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F1 Rules and Championships


 

For much of the sport's history, qualifying sessions differed little from practice sessions; drivers would have one or more entire sessions in which to attempt to set their fastest time, sometimes within a limited number of attempts, with the grid order determined by each driver's best single lap, fastest (on pole position) to slowest. Grids were limited to the fastest 26 cars, and in some seasons drivers had to lap within 107% of the pole sitter's time to qualify for the race; the 107% rule was re-introduced in 2011. Other formats have included Friday pre-qualifying, and sessions in which each driver was allowed only one qualifying lap, run separately in a predetermined order.

The race begins with a warm-up lap, after which the cars assemble on the starting grid in the order they qualified. This lap is often referred to as the formation lap, as the cars lap in formation with no overtaking (although a driver who makes a mistake may regain lost ground provided he has not fallen to the back of the field). The warm-up lap allows drivers to check the condition of the track and their car, gives the tyres a chance to warm up, and to increase traction, and also gives the pit crews time to clear themselves and their equipment from the grid.

Once all the cars have formed on the grid, a light system above the track indicates the start of the race: five red lights are illuminated at intervals of one second; they are all then extinguished simultaneously after an unspecified time (typically less than 3 seconds) to signal the start of the race. The start procedure may be abandoned if a driver stalls on the grid, signalled by raising his arm. If this happens the procedure restarts: a new formation lap begins with the offending car removed from the grid. The race may also be restarted in the event of a serious accident or dangerous conditions, with the original start voided. The race may be started from behind the Safety Car if officials feel a racing start would be excessively dangerous, such as extremely heavy rainfall. There is no formation lap when races start behind the Safety Car.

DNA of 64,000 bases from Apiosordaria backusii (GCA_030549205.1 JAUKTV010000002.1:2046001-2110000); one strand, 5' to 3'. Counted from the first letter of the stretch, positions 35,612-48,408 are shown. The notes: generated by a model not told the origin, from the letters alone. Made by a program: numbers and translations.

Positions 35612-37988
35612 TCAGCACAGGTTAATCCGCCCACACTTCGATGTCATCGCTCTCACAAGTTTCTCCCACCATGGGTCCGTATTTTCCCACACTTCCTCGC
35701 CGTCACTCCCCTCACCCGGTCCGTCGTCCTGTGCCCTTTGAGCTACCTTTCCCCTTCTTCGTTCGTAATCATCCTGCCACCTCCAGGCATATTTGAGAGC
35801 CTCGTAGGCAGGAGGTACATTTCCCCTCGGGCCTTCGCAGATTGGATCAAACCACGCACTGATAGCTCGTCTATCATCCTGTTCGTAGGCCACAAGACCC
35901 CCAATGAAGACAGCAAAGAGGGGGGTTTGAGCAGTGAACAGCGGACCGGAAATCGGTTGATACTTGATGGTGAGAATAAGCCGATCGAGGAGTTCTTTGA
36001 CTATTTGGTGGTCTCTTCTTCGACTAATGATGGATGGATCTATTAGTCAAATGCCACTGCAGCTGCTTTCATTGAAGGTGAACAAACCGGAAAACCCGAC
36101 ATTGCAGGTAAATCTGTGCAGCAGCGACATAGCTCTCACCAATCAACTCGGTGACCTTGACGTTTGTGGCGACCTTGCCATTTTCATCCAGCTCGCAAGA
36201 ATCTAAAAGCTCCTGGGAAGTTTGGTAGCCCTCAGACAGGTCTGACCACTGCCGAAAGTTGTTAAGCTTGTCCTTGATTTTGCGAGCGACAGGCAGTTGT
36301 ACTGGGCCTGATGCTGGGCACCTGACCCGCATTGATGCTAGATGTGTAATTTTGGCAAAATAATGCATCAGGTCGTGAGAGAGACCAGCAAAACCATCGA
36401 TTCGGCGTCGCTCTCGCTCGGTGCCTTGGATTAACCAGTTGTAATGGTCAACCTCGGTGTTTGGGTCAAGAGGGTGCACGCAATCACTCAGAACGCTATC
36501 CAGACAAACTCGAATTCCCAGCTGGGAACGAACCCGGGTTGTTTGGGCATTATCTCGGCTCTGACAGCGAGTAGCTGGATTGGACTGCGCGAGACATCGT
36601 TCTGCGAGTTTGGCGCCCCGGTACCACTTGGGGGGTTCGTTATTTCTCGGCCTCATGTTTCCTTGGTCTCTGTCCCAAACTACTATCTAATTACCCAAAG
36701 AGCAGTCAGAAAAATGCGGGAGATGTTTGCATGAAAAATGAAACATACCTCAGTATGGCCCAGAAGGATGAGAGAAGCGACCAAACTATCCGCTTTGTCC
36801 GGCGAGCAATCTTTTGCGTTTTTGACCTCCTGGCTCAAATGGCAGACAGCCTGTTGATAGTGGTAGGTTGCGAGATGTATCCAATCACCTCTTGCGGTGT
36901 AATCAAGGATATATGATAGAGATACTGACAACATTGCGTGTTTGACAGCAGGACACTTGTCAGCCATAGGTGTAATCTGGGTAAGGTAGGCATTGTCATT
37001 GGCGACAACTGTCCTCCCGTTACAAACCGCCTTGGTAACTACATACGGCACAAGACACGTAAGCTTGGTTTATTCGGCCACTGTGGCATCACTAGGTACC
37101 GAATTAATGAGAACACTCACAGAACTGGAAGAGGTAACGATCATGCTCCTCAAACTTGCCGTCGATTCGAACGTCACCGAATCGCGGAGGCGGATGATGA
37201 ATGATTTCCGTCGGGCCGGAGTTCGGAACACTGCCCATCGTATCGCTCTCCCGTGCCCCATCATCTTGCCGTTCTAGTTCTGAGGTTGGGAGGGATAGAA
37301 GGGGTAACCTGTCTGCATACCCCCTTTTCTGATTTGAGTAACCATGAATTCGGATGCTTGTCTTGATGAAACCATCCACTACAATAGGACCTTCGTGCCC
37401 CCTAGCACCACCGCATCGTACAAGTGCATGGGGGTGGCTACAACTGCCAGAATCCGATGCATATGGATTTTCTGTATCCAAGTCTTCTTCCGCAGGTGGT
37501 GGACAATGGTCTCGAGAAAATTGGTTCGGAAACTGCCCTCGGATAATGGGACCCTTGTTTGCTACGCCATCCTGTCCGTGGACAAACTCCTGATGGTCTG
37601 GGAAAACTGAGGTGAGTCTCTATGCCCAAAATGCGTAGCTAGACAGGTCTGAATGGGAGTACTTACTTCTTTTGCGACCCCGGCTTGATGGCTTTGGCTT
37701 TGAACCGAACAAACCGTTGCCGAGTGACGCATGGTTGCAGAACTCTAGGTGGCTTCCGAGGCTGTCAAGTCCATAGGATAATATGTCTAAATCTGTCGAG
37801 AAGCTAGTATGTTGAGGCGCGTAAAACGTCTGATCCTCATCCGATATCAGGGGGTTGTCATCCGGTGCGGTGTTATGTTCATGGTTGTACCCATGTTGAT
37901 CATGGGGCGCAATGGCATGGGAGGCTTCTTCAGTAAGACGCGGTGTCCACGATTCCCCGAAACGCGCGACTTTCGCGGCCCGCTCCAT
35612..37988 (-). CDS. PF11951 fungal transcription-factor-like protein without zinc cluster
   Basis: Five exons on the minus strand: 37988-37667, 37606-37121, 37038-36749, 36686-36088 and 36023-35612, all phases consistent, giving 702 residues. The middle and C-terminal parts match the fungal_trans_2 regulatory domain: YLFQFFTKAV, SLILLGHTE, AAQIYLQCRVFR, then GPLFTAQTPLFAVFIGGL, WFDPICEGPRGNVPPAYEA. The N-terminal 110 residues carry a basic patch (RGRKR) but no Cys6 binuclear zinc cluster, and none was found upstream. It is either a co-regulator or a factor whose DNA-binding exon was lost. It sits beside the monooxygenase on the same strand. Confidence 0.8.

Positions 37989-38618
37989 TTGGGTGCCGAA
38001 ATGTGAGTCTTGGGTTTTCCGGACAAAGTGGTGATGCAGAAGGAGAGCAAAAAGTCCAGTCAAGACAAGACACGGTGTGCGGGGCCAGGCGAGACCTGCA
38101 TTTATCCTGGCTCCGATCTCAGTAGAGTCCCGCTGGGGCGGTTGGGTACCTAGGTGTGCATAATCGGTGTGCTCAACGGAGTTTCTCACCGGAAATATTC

Under normal circumstances the winner of the race is the first driver to cross the finish line having completed a set number of laps, which added together should give a distance of approximately 305 km (190 mi) (260 km (160 mi) for Monaco). Race officials may end the race early (putting out a red flag) due to unsafe conditions such as extreme rainfall, and it must finish within two hours, although races are only likely to last this long in the case of extreme weather.

Throughout the race drivers may make pit stops to change tyres and repair damage (from 1994 to 2009 inclusive they could also refuel).

Various systems for awarding championship points have been used since 1950. As of 2010, the top ten cars are awarded points, the winner receiving 25 points. The total number of points won at each race are added up, and the driver and constructor with the most points at the end of the season are World Champions. If both a team's cars finish in the points, they both receive Constructors Championship points. Nevertheless, the Drivers and Constructors Championships often have different results.

To receive points, a driver must be classified. Strictly speaking, in order to be classified, a driver need not finish the race, but complete at least 90% of the winner's race distance. Therefore, it is possible for a driver to receive some points even if he retired before the end of the race.

Source: www.en.wikipedia.org

 

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